The facts

  • Fathers are the sole or main earner in almost three out of five two-parent households containing a five-year-old.
  • A substantial number of fathers are now full- or part-time 'home dads'. For example, 21% of fathers of under-fives are solely responsible for childcare at some point during the working week; 43% of fathers of school-aged children provide care before/after school.
  • More new fathers are adapting their working lives in order to care for infants: 31% work flexitime; 29% occasionally work from home; 6% use a compressed working week; 4% work part-time; 8% temporarily reduce their hours.
  • Fathers in two-parent families do 25% of their family's childcare during the week and 33% at weekends - more where they and mum both work full-time.
  • Many men who work full-time are not happy with their work-life balance: 82% would like to spend more time with their family; 69% say the demands of their job interfere with family life; 29% say the demands of family life interfere with work.
  • 84% of dads (and 77% of men) say it should be as easy for men to take time off for caring responsibilities as it is for women.
  • 91% of employed UK fathers take some form of leave after childbirth; 50% of these take the statutory maximum (10 working days), 31% take less and 19% take more.
  • 69% of fathers who take paternity leave say it improved the quality of family life.

Case study - BT

BT is a prominent member of the Employers 4 Fathers group and over the past year has been exploring ways it can better support fathers of young children. Around 75% of the telecoms company's 95,000-strong workforce is male.

When BT began to look into the problems that affect the separated fathers it employs, it found that there was little support on offer. BT approached the Fatherhood Institute for guidance. This led to BT embarking on a pilot for Staying Connected, a scheme that has been run by forward-thinking Australian organisations to address the myriad problems faced by separated fathers.

"In Australia - where Staying Connected originated - it has delivered dramatic results in improved health, confidence and work performance for men who are struggling after separation from their families," says BT director of people and policy, Caroline Waters, who gave the go-ahead for the pilot last summer. "We are the first UK company to pilot this with our people."

The half-day workplace programme, run by Fatherhood Institute facilitators, aims to help fathers deal with separation and provides them with useful information on where to go for help, how to communicate more effectively with the mother of their children and offers practical tips on how to stay connected with their offspring.

The company advertised the pilot on its intranet, BT Today, and invited interested fathers to make contact.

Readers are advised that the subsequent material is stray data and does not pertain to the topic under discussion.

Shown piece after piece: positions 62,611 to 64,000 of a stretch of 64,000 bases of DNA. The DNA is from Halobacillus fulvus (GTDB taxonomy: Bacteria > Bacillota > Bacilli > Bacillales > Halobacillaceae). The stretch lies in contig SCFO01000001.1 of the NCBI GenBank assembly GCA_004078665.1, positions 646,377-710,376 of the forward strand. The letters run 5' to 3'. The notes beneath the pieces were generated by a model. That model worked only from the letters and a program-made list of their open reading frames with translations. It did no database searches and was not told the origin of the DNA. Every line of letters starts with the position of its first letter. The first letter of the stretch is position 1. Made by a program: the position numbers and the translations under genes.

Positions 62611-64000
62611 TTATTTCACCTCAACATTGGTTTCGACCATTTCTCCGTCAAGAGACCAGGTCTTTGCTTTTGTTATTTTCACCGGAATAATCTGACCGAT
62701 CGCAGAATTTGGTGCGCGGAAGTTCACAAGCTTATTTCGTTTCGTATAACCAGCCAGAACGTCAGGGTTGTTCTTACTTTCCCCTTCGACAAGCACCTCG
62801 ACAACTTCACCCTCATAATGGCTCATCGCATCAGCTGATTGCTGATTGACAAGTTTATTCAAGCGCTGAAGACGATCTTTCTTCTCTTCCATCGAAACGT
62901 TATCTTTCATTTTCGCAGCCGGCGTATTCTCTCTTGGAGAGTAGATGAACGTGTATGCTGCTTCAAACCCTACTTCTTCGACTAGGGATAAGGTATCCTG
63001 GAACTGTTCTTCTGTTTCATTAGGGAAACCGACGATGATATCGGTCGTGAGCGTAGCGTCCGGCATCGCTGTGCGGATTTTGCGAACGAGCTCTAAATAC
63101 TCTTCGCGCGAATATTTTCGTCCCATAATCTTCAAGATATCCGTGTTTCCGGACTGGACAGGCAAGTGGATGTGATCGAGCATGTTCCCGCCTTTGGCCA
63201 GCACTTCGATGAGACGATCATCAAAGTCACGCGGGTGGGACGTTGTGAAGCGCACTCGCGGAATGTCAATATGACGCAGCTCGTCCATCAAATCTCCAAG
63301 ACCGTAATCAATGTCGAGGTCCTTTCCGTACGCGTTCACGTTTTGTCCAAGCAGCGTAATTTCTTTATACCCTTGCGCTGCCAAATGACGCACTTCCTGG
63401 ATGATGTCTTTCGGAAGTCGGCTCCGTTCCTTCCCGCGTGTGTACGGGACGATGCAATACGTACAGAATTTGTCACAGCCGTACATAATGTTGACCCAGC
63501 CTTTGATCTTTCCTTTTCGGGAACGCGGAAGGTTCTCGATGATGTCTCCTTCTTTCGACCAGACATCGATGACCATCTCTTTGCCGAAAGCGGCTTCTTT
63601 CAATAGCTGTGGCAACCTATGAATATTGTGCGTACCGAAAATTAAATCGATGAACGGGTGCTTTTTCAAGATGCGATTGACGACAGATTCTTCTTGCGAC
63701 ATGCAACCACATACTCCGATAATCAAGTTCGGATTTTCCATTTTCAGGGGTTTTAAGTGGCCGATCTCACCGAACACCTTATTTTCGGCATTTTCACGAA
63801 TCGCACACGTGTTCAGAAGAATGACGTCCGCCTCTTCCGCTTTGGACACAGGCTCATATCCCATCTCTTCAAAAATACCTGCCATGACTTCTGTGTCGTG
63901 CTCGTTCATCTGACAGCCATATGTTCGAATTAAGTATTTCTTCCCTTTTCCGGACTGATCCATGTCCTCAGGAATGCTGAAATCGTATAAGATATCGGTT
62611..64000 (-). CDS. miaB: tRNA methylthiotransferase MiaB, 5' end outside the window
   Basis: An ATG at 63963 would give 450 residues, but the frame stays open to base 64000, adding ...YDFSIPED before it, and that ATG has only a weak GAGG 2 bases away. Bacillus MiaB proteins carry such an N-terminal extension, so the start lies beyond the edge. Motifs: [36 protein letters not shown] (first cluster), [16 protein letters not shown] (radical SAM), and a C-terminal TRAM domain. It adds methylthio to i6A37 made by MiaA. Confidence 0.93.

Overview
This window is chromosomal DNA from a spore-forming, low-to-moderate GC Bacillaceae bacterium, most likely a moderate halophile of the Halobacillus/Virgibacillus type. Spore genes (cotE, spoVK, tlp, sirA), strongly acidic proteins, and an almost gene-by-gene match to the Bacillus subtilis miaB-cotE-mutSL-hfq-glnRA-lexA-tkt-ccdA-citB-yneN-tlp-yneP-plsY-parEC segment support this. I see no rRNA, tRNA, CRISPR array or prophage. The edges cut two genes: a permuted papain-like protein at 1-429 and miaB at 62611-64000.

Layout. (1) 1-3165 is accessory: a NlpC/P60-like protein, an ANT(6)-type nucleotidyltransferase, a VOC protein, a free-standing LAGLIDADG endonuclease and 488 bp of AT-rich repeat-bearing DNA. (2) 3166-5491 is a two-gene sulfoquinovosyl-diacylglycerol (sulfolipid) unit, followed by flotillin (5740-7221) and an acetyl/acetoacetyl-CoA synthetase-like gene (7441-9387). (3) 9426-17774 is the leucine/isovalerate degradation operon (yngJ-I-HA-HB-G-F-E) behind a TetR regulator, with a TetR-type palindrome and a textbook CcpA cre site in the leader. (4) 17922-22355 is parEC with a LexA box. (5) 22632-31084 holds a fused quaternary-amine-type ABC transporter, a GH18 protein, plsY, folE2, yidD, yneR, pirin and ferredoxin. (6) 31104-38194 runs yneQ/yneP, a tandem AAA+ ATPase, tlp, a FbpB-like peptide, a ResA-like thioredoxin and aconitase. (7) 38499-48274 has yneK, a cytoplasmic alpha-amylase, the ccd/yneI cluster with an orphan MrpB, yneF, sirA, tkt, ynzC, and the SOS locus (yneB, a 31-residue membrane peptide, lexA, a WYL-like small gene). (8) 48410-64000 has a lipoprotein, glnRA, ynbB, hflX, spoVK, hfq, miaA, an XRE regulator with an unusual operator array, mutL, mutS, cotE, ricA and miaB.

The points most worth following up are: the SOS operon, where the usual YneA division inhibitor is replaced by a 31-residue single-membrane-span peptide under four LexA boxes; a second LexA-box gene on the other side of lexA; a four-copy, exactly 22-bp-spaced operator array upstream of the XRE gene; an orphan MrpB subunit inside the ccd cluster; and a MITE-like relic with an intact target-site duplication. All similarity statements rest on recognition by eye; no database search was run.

Two sessions were held, in Birmingham and London, to give employees from across the UK reasonable access to a venue. Some 16 fathers in all, from senior managers to engineers of all ages, attended. Each had the permission and support of his line manager to be there during a working day.

"The attendees were able to talk about problems in front of their peers, which in conjunction with the course content, helped them to open up," says BT senior business manager, Jeff Rose, who helped organise the pilot scheme. "Most male psyches are like closed books, so it was great for them to see that there is light at the end of the tunnel."

According to Rose, the course helped fathers manage a traumatic experience as they were going through it - separation can be acrimonious - and, in its aftermath, group members support each other, regardless of rank, role or responsibility and perhaps get to feel more enthusiastic about their work.

"If I had been on this course 12 months ago, I wouldn't have had a breakdown and would have been a lot better prepared for separation," said one participant. Others variously described the programme as providing "a great boost to my confidence", having a "therapeutic effect" and as being an "invaluable experience".

The aim is to make Staying Connected available to a wider BT audience as part of its portfolio of family-friendly policies and practices. Enhanced staff loyalty and motivation, savings on recruitment costs, reduced staff turnover and absenteeism and attracting and retaining a talented workforce are among the portfolio's outcomes to date and it is hoped that Staying Connected will eventually bear similar fruit.

Undoubtedly, observes Waters, increased goodwill and a more flexible attitude from staff mean better customer service - as well as in turn translating into bottom line benefits.